Subject: Re: LeSharo Electrical problems
Given the propensity for problems in 12 volt auto systems and the power they
use, I often am amazed they work at all. But they seem to get along in spite
of their weaknesses...
To minimize radio, tv, etc noise - put a capacitor from the fuse lead ( or to
the 12 volt wire at the conenction near the appliance) to ground - they sell
them as replacements at most auto stores because most cars have/had them and
they break down with age. They "suck up" the radiated spikes of the spark
plug firing given off by the wires, etc.
If it doesn't go away, you might need new spark plug wires and a coil wire.
Cracks inside the wires cause internal sparks that "talk " to the radio, ECU,
etc.
now, about the 12 volt systems
...................................
For those who like such things - Basically it goes like this -
The equation is volts = current in amps x resistance -
it governs. period.
I've got 12 volts in the vehicle - that's all there is - I can use maybe
14-15 volts to charge the battery, but everything is pretty much designed
around 12 volts.
so --my AC needs 12 volts, my computer steps down 12 volts to get a relaible
voltage, my starter uses 12 volts, and so on. 12 volts.
so far, yeah, that's ok, we all know that - so now it gets good...
so we add a little corrosion, not much, just a little - maybe a couple of
ohms worth - and that ain't very much corrosion -
- a half ohm on the ends of the engine grounds,
-a half ohm on the AC mount,
-a half ohm on the battery terminal because it's not real tight or it's been
stripped or the like, and
-maybe the AC hot connector is just a bit loose or dirty for another half
ohm.
Now, I need 240 watts to run my AC -
watts = volts x amps
that's 20 amps at 12 volts
so I run my AC - and 20 amps goes from the battery to the AC and back to the
battery in a nice proper loop
But.....My 20 amps across the 2 ohms of poor connection takes - what -??? 40
volts? but I only had 12 to start with --
12 volts = 20 amps x ??? can't do it !!!
that leads to two important observations in understanding auto 12 volt
power--
first, if it is not 2 ohms but only 0.2 ohms (and that is a fine dusting in a
connection) I have to run my AC on 8 volts, not 12 volts --- because 4 volts
are taken by the bad connections- 0.2 ohms x 20 amps
but the AC wants 240 watts, not amps, so I now draw 30 amps to get the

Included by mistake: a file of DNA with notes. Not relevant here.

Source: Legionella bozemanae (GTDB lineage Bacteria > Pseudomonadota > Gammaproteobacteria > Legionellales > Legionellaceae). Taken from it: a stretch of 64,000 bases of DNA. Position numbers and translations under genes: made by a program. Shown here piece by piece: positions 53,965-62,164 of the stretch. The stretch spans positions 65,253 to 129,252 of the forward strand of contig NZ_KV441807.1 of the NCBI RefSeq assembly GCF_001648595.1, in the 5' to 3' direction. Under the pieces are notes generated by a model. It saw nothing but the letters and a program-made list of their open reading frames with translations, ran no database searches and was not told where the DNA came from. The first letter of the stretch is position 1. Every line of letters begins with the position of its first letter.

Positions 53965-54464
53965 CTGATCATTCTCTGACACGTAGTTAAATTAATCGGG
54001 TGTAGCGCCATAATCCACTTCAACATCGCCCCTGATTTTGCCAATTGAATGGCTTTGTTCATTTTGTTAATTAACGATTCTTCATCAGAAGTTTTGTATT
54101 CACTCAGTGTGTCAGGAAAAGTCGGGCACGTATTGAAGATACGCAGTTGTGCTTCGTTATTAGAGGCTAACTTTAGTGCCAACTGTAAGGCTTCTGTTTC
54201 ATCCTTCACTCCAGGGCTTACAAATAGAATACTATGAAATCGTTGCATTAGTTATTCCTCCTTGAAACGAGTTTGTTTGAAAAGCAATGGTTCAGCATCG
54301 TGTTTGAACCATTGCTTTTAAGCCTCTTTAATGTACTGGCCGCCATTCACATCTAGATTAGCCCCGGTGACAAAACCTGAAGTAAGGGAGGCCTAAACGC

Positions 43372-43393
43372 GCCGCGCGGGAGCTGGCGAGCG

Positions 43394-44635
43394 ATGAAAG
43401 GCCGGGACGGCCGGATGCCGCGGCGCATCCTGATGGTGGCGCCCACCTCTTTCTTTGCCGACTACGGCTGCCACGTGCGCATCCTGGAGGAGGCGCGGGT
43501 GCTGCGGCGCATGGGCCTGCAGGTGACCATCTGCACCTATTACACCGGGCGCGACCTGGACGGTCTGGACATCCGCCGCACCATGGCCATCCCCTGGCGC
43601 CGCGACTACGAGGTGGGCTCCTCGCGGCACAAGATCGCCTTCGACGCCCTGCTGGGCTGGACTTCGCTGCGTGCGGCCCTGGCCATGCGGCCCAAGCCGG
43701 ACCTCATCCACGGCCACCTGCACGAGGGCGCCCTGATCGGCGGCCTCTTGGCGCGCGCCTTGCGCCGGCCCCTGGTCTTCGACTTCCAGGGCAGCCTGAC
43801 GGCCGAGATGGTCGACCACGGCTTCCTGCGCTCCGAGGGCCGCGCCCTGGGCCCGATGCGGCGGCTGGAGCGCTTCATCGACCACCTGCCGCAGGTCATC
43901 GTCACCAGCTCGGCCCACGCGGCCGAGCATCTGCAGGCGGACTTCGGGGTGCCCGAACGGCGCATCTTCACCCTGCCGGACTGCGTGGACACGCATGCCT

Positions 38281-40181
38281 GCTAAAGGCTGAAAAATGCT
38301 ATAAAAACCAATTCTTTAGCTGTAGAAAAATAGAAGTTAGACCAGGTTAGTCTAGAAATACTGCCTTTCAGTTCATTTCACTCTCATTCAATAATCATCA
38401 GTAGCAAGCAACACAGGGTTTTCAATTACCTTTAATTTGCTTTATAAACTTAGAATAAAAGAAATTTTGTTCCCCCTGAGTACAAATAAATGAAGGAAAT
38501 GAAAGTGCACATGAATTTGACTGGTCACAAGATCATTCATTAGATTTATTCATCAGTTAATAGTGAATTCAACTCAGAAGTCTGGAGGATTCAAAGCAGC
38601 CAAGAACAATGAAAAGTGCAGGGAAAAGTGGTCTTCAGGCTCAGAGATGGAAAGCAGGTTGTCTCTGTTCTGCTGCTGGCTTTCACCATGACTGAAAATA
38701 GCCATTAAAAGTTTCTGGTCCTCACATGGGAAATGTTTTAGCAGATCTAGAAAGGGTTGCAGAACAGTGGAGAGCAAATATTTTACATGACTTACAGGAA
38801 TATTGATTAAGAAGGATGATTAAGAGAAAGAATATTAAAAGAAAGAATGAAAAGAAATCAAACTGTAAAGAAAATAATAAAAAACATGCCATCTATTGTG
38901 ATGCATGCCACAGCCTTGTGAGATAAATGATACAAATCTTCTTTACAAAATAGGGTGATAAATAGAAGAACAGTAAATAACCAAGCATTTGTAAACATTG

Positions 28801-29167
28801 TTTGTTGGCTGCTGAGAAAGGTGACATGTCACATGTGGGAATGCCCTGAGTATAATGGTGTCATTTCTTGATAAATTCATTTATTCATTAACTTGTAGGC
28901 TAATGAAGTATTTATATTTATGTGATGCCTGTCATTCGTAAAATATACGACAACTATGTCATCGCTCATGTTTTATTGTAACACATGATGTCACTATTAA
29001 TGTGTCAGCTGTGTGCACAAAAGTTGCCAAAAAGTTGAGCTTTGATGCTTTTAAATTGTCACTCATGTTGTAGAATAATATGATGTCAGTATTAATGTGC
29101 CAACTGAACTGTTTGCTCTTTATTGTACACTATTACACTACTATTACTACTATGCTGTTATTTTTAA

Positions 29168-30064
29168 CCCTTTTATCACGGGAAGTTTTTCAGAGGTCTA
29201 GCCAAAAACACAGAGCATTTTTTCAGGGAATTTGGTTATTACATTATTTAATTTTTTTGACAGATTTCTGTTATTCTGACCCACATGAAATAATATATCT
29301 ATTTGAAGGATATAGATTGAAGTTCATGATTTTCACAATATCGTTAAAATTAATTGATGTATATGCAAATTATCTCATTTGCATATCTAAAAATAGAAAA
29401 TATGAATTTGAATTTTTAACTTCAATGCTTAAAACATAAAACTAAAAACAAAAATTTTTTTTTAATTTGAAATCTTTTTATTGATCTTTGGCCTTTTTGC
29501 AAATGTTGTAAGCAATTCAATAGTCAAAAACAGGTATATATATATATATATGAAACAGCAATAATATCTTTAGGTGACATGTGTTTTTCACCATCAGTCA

watts at 8 volts, not 20 amps at 12 volts, but that takes even more volts out
of the 12, so I now have only 6 volts so it draws more - and it starves for
power, making the AC and the vehicle run like crud. The poor AC doesn't get
240 watts.
how much does it get as it struggles along?
so, second - the AC really will run with 2 ohms resistance - it does - and
that says that the amps are severely limited by the resistance because
-->you can't cheat the basic equation<---
so the resistance and the AC had to gang up and limit the amps to the AC
In other words - if I only have 12 volts, the amps are determined by the
resistance I present to the voltage - and if i have two ohms resitance, I can
only get 6 amps through.
To look at this yet another way - for an AC to draw 20 amps at 12 volts to
get its 240 watts, it had a resistance of 12/20 = 0.6 ohms ---which let 12
volts put 20 amps through.
The AC has 0.6 ohms resistance and it looks for 12 volts to do its job
efficiently - now what happens if I get 0.6 ohms resitance in my connector,
too?
You get 1.2 ohms resistance in the loop and 12 volts put on the loop - by
the basic math, that's 10 amps and only 120 watts used by the AC.
so the AC struggles along, weak.
You want some scary stuff - take a look at the starter and put 1/10 ohm of
resistance on the grimy engine ground when you hit the starter that draws up
to 120 amps.
smoke and fire....
the bright side of the big amps - the big amp draws tend to burn off the
light oxides in a blast of heat when the item is first turned on - but
carbon up or toast the stuff under bigger corrosion
weird stuff.....
hope it helps....